The New Guided Piercing Tool
Steering the Gas Industry in the Right Direction
With a customer base of over 2.6
million people, KeySpan, Energy Delivery needs to remain as
efficient as possible to meet the needs of its customers.
One way that KeySpan has increased its efficiency is through
the use of new technology for service installations and conversions.
According to KeySpans Angelo Fabiano, Principal Engineer
Operations Research, the growth in the gas industry drives
the development of new and more efficient installation technologies.
He said, "Were growing.
Through mergers and acquisitions, our territory continues
to expand. We are doing a lot of conversions; and thats
one of the reasons for this need for new technology and trenchless
applications. Trenchless installation methods have become
an integral part of the gas industry. And in many ways, the
gas industry has prompted growth in the trenchless equipment
The most recent piece of trenchless
technology that KeySpan is utilizing promises to have a great
impact on the gas industrythe worlds first truly
steerable pneumatic piercing tool.
designed sonde within the Grundosteer's tapered head
provides pitch and roll information to an above-ground
The Guided Mole
Development of the steerable piercing
tool began in 1992. The Gas Research Institute (GRI), Chicago,
Ill. identified a need in the industry for an installation
tool that had similar capabilities to a directional drill,
but required a smaller crew and could operate in areas that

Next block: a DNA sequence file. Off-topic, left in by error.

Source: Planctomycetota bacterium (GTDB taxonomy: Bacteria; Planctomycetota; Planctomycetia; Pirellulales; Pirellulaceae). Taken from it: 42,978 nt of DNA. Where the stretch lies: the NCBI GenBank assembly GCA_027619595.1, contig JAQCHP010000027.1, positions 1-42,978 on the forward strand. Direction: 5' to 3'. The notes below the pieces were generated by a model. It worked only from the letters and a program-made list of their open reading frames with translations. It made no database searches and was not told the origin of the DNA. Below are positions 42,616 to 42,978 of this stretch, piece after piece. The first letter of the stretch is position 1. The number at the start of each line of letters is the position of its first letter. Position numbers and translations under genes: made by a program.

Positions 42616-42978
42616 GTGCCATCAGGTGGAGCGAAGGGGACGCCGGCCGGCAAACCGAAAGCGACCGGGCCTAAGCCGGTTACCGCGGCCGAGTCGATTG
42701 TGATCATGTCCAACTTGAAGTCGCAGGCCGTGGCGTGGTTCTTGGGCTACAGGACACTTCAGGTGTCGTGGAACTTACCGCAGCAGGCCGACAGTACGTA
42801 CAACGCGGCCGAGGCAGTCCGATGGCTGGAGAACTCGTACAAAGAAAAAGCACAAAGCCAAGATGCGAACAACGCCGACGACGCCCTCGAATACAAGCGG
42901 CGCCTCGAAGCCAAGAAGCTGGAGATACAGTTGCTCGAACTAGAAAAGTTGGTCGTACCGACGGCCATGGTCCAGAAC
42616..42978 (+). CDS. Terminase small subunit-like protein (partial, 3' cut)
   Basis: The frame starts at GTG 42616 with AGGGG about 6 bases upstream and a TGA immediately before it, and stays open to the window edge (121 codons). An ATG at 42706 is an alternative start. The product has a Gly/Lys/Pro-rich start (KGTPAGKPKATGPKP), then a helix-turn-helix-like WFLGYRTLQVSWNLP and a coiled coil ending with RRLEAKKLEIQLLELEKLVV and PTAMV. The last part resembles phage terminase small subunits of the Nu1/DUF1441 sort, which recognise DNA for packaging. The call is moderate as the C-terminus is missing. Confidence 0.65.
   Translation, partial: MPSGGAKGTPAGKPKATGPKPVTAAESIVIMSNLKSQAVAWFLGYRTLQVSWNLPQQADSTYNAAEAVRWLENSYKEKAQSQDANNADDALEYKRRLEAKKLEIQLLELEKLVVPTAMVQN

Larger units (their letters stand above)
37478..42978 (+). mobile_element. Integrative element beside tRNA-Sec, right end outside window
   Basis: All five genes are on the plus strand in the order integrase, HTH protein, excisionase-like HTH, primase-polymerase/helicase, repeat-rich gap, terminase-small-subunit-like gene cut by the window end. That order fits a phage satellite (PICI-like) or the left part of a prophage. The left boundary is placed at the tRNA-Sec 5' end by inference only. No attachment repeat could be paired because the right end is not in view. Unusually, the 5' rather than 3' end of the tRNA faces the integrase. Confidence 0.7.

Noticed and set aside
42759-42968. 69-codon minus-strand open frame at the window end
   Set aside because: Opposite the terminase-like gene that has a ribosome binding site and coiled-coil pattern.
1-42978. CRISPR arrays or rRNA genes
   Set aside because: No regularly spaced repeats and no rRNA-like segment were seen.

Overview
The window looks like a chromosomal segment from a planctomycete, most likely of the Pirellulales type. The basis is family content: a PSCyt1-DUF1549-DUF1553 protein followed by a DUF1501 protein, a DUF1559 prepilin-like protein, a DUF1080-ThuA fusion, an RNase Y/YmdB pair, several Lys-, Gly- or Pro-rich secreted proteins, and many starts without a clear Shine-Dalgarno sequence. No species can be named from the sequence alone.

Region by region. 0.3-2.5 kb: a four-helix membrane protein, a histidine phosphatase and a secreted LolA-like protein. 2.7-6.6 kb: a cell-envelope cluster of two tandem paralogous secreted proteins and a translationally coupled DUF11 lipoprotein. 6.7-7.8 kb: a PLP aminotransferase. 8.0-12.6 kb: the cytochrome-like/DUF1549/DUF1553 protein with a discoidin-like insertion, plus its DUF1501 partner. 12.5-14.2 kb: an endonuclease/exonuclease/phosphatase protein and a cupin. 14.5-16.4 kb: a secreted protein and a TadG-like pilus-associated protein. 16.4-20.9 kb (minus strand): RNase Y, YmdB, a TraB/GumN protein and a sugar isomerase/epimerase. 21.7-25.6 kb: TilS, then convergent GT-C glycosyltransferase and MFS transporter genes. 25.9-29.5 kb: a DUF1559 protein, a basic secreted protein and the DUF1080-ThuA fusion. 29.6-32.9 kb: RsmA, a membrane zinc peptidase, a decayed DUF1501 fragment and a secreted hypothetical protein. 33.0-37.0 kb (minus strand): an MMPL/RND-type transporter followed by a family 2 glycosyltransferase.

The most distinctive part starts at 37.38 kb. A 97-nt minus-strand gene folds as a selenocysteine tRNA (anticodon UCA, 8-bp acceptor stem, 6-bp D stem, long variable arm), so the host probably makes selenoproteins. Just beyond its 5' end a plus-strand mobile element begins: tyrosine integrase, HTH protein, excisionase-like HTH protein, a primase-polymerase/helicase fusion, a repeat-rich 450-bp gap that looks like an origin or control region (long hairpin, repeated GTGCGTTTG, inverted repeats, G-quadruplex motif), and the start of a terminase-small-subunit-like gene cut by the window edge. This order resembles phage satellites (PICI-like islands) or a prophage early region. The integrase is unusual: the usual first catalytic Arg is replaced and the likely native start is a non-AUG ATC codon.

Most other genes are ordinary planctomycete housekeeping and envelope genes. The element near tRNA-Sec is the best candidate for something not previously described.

a conventional drill rig could not. Through the coordination
of the GRI, the engineering firm of Foster Miller, Inc., Waltham,
MA, created a design for the tool.
Trenchless equipment manufacturer
TT Technologies, Aurora, Ill., was selected to build and market
the guided mole under the trade name Grundosteer®.
Digital Control Inc., location and tracking equipment manufacturer,
Renton, WA, was chosen to produce the tools guidance
system. Finally, several large gas utilities, including Brooklyn
Union Gas (now part of KeySpan), were selected to put the
Grundosteer through rigorous field-testing.
Specifications and Operations
After several years of development
and testing, the partners have arrived at the final tool design.
Like conventional piercing tools, the Grundosteer is pneumatically
operated and is powered by a piston inside of a casing. It
can be surface launched by hand or pit launched from a starting
The 3-inch diameter tool can bore
up to 200 feet. In all respects it operates and functions
like a regular piercing tool with one big differenceit
can be steered. Sensors on the tool provide pitch and roll
information to the operator. An above ground locator is used
to track the tools position and movement.
Depending on soil conditions, the
tool can be steered at a maximum 85-foot radius. The operator
can make adjustments to the tools course by rotating
the air hose with a hydraulic tensioning unit called a torquer.
A specially designed tapered steering head rotates accordingly
then sets the tools course.
According to TT Technologies Piercing
Tool Specialist Brian Mattson, the tool is ideally suited
for the gas industry. He said, "It is not always practical
to use a directional drill rig for difficult service installations.
Conventional piercing tools are not always the right choice
either. The Grundosteer combines the best of both methods."
Those abilities were recently put to the test in the challenging
service area of KeySpan Energy Delivery.
the Grundosteer is
accomplished by rotating a wire-reinforced air hose
with a hydraulic tensioning unit called a torquer.
On the Job
Conversions, installations and
system upgrades occur on a daily basis within the KeySpan
service area, including the area once known as Brooklyn Union